Synchronised swimming (in Modern International English, synchronized swimming) or artistic swimming is a hybrid form of swimming, dance, and gymnastics, consisting of swimmers performing a synchronised routine (either solo, duet, trio, mixed duet, free team, free combination, and highlight) of elaborate moves in the water, accompanied by music. Synchronised swimming is governed internationally by FINA, and has been part of the Summer Olympics programme since 1984.
|Highest governing body||FINA|
|Olympic||Part of the Summer Olympic program since 1984|
Synchronised swimming demands advanced water skills, great strength, endurance, flexibility, grace, artistry and precise timing, as well as exceptional breath control when upside down underwater. Competitors show off their strength, flexibility, and aerobic endurance required to perform difficult routines. Swimmers perform two routines for judges, one technical and one free, as well as age group routines and figures. Synchronized swimming is both an individual and team sport. Swimmers compete individually during figures, and then as a team during the routine. Figures are made up of a combination of skills and positions that often require control, strength, and flexibility. Swimmers are ranked individually for this part of the competition. The routine involves teamwork and synchronisation. It is choreographed to music and often has a theme.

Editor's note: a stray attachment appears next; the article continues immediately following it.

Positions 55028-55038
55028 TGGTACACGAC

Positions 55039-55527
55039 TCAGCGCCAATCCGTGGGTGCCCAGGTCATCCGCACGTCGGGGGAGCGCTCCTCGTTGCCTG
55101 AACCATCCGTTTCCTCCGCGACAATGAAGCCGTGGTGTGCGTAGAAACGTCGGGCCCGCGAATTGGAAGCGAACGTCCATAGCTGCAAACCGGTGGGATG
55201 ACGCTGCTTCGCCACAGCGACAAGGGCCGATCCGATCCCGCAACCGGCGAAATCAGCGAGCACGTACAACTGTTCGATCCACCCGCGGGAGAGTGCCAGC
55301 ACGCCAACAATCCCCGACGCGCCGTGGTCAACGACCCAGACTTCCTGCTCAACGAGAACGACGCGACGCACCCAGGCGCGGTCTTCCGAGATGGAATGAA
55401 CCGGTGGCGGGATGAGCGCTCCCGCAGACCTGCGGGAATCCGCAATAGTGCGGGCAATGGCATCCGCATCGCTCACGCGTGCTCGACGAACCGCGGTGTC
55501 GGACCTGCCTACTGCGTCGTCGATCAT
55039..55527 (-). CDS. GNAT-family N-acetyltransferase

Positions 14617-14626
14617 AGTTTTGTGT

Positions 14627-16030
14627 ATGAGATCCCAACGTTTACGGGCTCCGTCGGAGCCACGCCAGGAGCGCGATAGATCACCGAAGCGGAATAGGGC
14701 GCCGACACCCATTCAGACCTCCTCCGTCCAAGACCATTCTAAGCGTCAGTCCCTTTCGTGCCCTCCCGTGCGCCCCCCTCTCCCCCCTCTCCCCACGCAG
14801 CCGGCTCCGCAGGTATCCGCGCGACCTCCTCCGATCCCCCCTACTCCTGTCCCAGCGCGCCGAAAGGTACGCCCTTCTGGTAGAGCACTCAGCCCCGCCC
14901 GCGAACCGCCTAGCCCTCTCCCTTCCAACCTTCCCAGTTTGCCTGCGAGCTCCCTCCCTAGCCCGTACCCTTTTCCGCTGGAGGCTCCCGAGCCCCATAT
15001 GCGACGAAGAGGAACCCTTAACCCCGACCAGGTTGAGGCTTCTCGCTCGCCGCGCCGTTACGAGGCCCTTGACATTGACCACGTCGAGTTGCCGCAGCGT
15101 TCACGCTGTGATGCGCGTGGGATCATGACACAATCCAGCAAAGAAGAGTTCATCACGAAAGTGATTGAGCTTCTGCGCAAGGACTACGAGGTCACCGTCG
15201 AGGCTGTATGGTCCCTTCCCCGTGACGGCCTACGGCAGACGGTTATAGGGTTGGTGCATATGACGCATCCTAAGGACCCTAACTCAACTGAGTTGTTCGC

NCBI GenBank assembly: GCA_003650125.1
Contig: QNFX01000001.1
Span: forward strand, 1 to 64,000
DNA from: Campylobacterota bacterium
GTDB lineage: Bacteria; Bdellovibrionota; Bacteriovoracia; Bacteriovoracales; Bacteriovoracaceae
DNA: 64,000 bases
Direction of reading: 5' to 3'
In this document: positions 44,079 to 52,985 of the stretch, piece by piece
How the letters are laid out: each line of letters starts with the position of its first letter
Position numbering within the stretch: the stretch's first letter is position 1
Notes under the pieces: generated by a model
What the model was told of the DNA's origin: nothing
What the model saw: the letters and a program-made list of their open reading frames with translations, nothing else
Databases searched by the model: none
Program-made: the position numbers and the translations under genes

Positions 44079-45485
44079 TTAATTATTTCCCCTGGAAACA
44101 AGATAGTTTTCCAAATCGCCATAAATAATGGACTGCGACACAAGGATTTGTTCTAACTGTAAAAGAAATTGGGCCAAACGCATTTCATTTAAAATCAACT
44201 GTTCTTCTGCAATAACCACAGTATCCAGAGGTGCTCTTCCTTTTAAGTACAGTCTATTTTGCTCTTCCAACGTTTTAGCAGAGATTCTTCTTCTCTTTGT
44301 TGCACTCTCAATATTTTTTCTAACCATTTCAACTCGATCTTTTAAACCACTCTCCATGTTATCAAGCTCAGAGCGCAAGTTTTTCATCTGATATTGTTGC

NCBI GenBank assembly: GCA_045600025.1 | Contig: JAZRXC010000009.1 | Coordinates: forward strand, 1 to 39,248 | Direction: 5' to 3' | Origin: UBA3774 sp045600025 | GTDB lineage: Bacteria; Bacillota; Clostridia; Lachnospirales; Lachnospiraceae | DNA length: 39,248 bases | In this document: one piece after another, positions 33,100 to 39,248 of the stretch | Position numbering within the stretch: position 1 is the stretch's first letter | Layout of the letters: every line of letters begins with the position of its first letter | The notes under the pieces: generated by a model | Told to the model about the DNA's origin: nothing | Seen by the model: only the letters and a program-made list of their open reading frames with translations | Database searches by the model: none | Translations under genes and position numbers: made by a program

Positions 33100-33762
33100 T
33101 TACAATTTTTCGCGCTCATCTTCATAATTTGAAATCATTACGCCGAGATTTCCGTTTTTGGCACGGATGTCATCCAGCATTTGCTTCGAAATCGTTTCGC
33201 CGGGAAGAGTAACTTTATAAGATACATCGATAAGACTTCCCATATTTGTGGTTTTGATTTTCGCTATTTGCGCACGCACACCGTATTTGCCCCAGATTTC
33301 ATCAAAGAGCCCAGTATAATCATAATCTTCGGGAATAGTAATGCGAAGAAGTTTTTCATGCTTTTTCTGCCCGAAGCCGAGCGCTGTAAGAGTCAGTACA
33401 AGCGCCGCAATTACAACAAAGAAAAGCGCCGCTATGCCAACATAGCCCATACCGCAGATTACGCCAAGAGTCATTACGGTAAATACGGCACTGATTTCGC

Since the 20th century, synchronised swimming has predominantly been considered a women's sport, with the Summer Olympics only featuring women's duet and team events. However, international, national and regional competitions may allow men to compete, and FINA introduced a new mixed duet competition at the 2015 World Aquatics Championships. On instruction of the IOC, FINA renamed the sport from "synchronized swimming" to "artistic swimming" in 2017—a decision that has faced controversy.